Tumors shed their cells into the peripheral blood, generating metastases that confer their lethality. Circulating tumor cells (CTCs) have been detected in patients of many types of cancers, even those with no signs of clinically overt metastases. Because CTCs are accessible using minimally invasive procedures, the detection and characterization of CTCs are pivotal for early diagnosis, prognosis, and treatment monitoring, as well as for understanding of the molecular and cellular events that lead to metastases. Our objective is to establish a sensitive and reliable method for detecting and capturing CTCs of all tumor types, regardless of their tissue origins, in research and clinical settings. We hypothesize that the telomerase-selective adenoviruses specifically label cancer cells and provide a simple method for efficient CTC detection and isolation.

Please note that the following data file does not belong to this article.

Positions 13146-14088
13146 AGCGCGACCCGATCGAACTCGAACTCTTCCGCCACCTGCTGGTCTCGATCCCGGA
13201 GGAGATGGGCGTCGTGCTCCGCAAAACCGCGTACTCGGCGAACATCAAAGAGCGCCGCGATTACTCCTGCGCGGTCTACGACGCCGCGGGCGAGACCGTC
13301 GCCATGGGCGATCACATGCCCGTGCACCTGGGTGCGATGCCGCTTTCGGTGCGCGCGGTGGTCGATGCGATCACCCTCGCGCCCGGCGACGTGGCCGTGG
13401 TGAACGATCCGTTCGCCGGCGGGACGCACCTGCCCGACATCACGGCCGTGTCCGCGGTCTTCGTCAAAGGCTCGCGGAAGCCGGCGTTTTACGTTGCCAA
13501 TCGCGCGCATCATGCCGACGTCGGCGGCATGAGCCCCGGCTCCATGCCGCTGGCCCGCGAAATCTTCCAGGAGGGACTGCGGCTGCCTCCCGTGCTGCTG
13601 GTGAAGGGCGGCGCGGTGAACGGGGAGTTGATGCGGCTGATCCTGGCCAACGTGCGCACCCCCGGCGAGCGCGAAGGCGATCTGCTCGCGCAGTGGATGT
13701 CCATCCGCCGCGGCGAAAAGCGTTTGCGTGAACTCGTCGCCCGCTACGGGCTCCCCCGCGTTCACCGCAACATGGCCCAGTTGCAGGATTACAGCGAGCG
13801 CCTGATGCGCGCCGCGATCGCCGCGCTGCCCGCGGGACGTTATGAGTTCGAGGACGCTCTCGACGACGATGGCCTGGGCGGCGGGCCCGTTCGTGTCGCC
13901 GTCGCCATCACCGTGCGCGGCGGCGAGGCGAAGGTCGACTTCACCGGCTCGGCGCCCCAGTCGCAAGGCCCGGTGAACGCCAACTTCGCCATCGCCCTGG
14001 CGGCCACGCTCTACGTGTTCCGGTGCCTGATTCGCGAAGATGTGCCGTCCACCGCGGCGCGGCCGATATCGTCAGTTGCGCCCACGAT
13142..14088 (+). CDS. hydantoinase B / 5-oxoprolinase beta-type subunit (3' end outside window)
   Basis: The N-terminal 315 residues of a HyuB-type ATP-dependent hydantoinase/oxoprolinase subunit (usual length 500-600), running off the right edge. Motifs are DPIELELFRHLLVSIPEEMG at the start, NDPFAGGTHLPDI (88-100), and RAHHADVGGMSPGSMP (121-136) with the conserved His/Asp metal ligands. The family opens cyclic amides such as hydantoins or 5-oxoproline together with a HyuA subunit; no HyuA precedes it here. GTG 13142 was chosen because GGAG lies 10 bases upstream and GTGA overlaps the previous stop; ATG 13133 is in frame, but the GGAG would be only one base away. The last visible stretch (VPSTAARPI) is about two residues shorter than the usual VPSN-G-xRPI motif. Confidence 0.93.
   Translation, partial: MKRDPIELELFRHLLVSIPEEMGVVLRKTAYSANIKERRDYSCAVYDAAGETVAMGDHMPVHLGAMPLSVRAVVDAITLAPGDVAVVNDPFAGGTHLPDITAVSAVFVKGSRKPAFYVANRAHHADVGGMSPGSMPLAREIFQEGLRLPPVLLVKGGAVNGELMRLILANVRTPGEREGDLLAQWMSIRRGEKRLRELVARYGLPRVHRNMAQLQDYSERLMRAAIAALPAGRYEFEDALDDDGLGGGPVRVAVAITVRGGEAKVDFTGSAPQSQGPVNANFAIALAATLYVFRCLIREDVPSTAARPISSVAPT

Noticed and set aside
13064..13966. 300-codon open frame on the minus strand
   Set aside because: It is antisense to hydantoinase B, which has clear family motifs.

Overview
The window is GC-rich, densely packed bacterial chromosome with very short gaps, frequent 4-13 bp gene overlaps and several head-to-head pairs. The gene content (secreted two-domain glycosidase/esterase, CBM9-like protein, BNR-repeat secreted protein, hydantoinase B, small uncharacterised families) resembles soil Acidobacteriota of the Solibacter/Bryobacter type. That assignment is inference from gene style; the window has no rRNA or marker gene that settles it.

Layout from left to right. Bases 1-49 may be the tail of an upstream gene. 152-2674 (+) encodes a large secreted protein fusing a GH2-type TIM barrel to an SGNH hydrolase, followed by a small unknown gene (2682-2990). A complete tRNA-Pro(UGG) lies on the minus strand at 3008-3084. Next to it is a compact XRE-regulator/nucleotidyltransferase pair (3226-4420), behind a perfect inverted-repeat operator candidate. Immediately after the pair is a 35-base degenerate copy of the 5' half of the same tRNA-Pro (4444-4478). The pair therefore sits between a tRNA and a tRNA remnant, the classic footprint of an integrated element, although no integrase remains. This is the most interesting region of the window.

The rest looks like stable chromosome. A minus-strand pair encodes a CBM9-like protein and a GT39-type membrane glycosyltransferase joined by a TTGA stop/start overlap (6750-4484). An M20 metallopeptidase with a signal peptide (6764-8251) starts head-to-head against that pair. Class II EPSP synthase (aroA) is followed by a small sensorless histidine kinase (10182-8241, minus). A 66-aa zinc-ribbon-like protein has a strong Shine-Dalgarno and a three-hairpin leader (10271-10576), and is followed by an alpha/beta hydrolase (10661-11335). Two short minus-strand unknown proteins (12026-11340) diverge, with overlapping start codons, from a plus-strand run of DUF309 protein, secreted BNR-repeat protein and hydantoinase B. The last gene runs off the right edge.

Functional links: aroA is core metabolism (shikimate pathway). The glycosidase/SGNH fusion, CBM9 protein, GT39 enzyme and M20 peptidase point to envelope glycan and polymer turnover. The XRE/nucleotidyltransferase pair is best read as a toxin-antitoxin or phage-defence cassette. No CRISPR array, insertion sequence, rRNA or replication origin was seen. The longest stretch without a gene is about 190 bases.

Our specific aims are (1) to generate replication-competent adenoviral vectors with optimized hTERT promoters for selective labeling of viable cancer cells;(2) to generate and characterize a tet-regulatable telomerase-selective adenovirus for the detection and isolation of viable CTCs.
Circulating tumor cells are clinically relevant for early detection of primary cancers, evaluation of treatment responses, and as a prognostic indicator on primary cancer recurrence and metastasis. In this application, we plan to develop a new generation of recombinant adenoviral imaging systems for detection and isolation of telomerase-positive circulating tumor cells.